AirCell, Louisville, Colo., says it will conduct flight demonstrations this July of a prototype system that will allow airline passengers to use their mobile phones and other personal wireless devices while in flight. The AirCell broadband system will use a dedicated, terrestrial air-to-ground link to keep the cabin connected. AirCell plans to deploy its airborne cell phone service in 2006. The demonstrations will be in a custom-equipped private jet. Visit www.aircell.com.
DRS Technologies has acquired Codem Systems Inc., a provider of signals intelligence (SIGINT) systems, network interface modules, and high-performance antenna control systems. Codem was acquired for $29 million in cash plus other compensation. Visit www.drs.com.
Averna Technologies, Montreal, has signed a contract with Thales Canada to develop a fly-by-wire data acquisition and simulation system (FBWDASS). Thales Canada will use the FBWDASS to test electronic flight control systems before they are installed. Averna will integrate hardware and software for the new test bed, which is to be delivered this spring. Visit www.averna.com.
Eurocopter has awarded a contract to TEAC Aerospace Technologies, Montebello, Calif., for its MDR-80 mission data recorders for the French Air Force's AS-555AW Fennec helicopter upgrade program. On the helicopter, the MDR-80s will record audio and video on removable memory modules, which will be used for post mission debrief and analysis. Visit www.teac-aerospace.com.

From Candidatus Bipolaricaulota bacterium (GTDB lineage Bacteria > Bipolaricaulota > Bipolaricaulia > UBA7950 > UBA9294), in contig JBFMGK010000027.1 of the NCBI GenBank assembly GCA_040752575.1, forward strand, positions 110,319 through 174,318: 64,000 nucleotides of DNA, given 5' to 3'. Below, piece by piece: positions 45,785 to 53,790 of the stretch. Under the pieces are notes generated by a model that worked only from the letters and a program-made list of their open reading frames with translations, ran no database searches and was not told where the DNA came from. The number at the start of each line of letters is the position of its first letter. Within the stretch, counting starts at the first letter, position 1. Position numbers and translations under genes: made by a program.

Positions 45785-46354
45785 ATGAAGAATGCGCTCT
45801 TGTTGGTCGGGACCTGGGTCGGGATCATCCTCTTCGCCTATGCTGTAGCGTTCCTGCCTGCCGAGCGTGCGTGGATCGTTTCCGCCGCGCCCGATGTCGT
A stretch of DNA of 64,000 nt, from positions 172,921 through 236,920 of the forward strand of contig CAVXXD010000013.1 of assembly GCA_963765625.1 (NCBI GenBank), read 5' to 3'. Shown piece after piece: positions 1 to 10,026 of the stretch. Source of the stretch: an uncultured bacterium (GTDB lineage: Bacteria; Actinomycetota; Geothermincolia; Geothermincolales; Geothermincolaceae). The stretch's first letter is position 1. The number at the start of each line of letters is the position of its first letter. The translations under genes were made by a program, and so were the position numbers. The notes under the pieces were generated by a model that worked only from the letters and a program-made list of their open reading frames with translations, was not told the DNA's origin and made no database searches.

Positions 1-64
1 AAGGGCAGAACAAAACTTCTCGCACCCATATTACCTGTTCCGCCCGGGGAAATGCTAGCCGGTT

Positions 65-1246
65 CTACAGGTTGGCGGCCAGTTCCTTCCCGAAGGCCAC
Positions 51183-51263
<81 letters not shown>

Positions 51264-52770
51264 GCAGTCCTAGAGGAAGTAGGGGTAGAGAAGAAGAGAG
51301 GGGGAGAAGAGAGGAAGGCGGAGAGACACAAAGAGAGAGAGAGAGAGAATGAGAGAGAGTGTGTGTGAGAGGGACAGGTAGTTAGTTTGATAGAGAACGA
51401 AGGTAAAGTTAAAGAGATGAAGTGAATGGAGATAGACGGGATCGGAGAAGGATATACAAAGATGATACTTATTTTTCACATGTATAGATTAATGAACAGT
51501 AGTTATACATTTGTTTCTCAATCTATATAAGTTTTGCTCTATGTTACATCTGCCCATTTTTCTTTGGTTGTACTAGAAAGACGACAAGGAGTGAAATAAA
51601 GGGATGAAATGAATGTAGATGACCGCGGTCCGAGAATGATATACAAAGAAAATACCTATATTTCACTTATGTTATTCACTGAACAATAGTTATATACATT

The U.S. Air Force has contracted Lockheed Martin to provide precision engagement production kits to modify the A-10 Thunderbolt II (aka Warthog) aircraft. The modification kit--which includes a central interface control unit, multifunction color displays, and new cockpit controls--will enable the A-10 to use advanced precision-guided weapons, such as the joint direct attack munitions and the wind-corrected munitions dispenser. The aircraft also will be able to accommodate advanced targeting pods, which will allow for increased situational awareness. The initial contract, valued at $37.8 million, is part of a larger plan to outfit the entire A-10 fleet with precision engagement kits over the next five years. The total contract value over the five-year span is estimated at $168 million. Visit www.lockheedmartin.com.
Jet Aviation Engineering Services is offering the Bendix/King integrated hazard avoidance system (IHAS) 8000 as an installation option on Cessna Citation 500 series aircraft. The IHAS 8000 comes with a KMD 850 multifunction display, a traffic alert system, and a terrain awareness warning system (TAWS). It provides position, traffic, weather and terrain information on a single display. Visit www.jetaviation.com.
EADS-CASA has selected L-3 Communications WESCAM to supply its MX-15 electro-optical and infrared imaging sensors to the Spanish Navy. The MX-15 will be used to increase pilot situational awareness on the SH-3D Sea King helicopters, which the Navy uses for search and rescue and airborne surveillance missions. A total of five MX-15 sensors will be delivered. Visit www.wescam.com.